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All is well: Folks survived Y1K just fine

As I See It

I thought it might soothe some frazzled nerves to compare the current Y2K hoopla with a similar scare that permeated our society 1,000 years ago — the famous “Y1K scare.” The cause of that uproar was the Biblical predictions contained in the book of Revelation which seemed to foretell the demise of the world on 1/1/1000. The last day of 999 turned out to be one of the biggest non-events of the millennium.

There was no great earthquake and the sun did not turn black like sackcloth and the moon did not turn blood red. No stars fell from the sky. The doomsayers were dumbstruck. Numerous events were cited as proof that Armageddon was at hand — sitings of beached whales and meteors among the most prominent. The recent invasion by the heathen Hungarians was interpreted as prophetic fulfillment of apocalyptic annihilation.

In an early attempt at “historical revisionism,” some scholars reset the time for catastrophe at 1033, the millennium of Christ’s death, rather than the millennium of his birth. But alas, that prediction proved unfounded as well.

Just as today, not everyone was dreading the end of the millennium. Many people, lacking education, didn’t have any idea what year it was or why it might be significant. Survival concerns overrode philosophical issues. Others took the occasion very seriously. Roman Emperor Otto II spent two weeks in a hermit’s cell in the Basilica of San Clemente in Rome getting ready for the happening. Pilgrimages to Jerusalem became especially popular.

Outside of Christian Europe people wondered what the fuss was all about. The millennium wasn’t a big deal elsewhere because, well, it wasn’t a millennium elsewhere. It was the year of gengzi in China, year on the Mayan calendar and 4760 on the Jewish calendar.

To place all this in historical perspective, there were other goings-on of significance in the world in 999. Leif Ericsson disclosed plans to sail to Greenland, the island colonized by his father, Erik the Red. The Vikings announced substantial profits from their Slavic slave trade. Horseshoe prices rose in Europe to the point that a shod horse was worth twice as much as a barefoot horse.

Of possible interest to our economic development community, plundering one’s neighbor was considered a viable short-term economic stimulus measure. However, as a long-term strategy, plundering was considered risky. The Chinese, Islamic and Byzantine empires were already building diversified economies based on enterprise and ingenuity. Their manufacturers were improving production processes to increase efficiency. Their farmers were finding ways to boost crop yield. Their merchants were sailing the major trade routes to faraway places.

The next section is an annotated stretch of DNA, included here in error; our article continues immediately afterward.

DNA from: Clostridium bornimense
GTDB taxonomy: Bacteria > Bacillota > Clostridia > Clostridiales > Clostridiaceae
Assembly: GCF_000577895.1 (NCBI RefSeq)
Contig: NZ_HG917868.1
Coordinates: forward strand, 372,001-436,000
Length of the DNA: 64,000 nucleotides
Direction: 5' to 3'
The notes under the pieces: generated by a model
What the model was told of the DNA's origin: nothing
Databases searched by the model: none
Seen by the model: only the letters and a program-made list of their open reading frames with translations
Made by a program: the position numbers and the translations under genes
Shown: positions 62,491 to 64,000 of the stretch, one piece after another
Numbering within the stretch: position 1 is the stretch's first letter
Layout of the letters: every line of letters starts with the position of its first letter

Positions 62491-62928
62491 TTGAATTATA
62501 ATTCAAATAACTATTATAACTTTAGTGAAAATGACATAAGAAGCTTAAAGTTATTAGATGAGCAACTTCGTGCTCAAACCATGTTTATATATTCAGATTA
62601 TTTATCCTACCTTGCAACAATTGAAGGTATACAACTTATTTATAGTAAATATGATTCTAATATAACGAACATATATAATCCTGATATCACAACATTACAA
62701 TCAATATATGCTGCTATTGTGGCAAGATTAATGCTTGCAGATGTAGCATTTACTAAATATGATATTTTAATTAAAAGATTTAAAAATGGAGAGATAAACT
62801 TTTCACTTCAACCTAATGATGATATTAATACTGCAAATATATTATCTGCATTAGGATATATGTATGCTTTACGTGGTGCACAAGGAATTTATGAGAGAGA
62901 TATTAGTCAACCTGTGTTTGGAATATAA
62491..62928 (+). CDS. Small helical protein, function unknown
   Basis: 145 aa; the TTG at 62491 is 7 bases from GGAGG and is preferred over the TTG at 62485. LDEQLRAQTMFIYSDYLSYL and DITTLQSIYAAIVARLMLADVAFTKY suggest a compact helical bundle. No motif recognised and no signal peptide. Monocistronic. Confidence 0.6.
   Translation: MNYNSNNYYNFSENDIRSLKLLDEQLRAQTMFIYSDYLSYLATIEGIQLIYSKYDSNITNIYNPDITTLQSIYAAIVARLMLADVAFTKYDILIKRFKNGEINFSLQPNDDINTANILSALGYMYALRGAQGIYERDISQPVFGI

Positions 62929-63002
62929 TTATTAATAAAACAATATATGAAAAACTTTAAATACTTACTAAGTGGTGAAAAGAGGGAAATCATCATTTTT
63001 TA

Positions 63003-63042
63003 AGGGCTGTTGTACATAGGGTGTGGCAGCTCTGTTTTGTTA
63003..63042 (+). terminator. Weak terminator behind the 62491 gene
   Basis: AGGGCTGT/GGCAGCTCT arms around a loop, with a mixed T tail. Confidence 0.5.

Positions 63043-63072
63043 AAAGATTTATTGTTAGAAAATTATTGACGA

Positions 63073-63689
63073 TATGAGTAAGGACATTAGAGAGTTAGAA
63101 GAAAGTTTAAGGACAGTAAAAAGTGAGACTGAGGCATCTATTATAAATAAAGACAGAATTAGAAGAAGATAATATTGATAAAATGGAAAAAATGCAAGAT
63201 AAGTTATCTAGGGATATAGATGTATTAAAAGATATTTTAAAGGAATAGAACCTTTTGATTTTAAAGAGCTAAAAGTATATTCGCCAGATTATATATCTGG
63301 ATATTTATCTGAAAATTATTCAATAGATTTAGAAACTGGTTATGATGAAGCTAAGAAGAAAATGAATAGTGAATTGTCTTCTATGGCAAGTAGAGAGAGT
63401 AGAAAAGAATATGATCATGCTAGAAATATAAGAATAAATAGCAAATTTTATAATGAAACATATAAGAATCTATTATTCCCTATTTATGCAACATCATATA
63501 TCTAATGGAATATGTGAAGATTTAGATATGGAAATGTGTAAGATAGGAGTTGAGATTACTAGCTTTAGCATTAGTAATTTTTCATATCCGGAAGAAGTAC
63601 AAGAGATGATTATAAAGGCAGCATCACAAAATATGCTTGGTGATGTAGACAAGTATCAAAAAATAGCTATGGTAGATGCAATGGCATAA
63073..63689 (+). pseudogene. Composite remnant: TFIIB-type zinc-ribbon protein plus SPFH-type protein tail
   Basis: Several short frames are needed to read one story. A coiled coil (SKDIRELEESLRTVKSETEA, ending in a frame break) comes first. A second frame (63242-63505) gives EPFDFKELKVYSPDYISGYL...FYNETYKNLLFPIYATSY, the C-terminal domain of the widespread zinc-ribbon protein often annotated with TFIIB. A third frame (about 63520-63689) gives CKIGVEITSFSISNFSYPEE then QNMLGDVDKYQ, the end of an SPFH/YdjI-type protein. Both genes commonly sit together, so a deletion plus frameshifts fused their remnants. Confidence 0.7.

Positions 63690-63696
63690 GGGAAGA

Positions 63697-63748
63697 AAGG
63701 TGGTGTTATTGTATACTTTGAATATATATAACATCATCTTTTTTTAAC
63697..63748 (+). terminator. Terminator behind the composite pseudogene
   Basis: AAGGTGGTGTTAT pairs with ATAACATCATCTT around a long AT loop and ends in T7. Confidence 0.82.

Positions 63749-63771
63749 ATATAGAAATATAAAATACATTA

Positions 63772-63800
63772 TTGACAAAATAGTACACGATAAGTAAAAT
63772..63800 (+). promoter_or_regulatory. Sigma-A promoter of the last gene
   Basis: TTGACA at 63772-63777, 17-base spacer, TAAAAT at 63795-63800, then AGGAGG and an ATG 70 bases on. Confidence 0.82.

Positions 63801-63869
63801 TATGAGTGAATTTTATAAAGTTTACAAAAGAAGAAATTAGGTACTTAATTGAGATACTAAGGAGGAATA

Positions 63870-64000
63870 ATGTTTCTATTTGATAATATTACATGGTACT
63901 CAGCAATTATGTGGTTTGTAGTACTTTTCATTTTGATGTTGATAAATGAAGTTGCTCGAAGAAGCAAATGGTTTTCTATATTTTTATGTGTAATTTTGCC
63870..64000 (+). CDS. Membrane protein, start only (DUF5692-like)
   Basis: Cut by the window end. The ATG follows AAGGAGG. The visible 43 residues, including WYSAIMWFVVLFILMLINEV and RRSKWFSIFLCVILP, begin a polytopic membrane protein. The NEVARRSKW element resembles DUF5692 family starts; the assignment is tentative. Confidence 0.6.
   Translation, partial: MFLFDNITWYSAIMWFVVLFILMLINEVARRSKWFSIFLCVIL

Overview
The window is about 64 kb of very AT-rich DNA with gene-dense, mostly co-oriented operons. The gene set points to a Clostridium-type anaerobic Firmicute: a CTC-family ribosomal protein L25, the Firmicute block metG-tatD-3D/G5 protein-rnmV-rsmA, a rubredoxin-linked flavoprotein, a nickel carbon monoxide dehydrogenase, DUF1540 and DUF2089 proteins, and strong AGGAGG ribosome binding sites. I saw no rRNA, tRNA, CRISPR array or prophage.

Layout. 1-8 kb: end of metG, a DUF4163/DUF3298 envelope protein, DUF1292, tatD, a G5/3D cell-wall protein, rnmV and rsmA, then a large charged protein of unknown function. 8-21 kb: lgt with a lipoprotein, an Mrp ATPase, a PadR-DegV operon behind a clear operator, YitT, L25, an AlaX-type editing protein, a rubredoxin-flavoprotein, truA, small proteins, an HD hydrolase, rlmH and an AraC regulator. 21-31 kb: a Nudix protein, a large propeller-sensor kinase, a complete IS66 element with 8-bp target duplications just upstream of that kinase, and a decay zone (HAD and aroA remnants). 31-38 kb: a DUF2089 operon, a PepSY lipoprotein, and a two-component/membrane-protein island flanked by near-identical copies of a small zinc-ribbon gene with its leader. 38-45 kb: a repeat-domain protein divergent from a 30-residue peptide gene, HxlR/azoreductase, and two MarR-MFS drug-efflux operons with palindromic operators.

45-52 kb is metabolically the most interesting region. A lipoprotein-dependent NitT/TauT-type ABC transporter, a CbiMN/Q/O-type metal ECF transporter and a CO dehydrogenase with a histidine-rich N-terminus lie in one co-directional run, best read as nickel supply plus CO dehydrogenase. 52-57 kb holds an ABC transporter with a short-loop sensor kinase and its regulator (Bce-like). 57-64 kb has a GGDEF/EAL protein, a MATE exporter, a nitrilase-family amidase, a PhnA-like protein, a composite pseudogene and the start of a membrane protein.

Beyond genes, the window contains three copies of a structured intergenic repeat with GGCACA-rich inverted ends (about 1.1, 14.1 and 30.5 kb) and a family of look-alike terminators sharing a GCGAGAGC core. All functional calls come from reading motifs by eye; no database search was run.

Other areas were not as progressive. Western Europe stumbled along in a sorry state. The English, the Franks, and the Germans were stuck in the past. Plunder and conquest were still considered superior economic development strategies.

Will our Y2K fears prove a reality or a fluke? Who knows. Though I doubt the moon will turn blood red, it does seem prudent to pay some attention to the issue. Reports indicate that large businesses and governmental entities are taking the anticipated computer glitch seriously while small businesses, by and large, are not. Prevention is better than reacting to catastrophe.

A little preventive maintenance might include gathering the management team together and discussing what might possibly go wrong on 1/1/2000. Accounting systems? Telephone systems? Security systems?


When a Master was asked, “What is the way?” he answered, “It is right in front of your nose!” “Then how come I can’t see it?” “Your Me is in the way.”


Joe D. Jones, CPA, is publisher of the Mississippi Business Journal. His e-mail address is cpajones@msbusiness.com.


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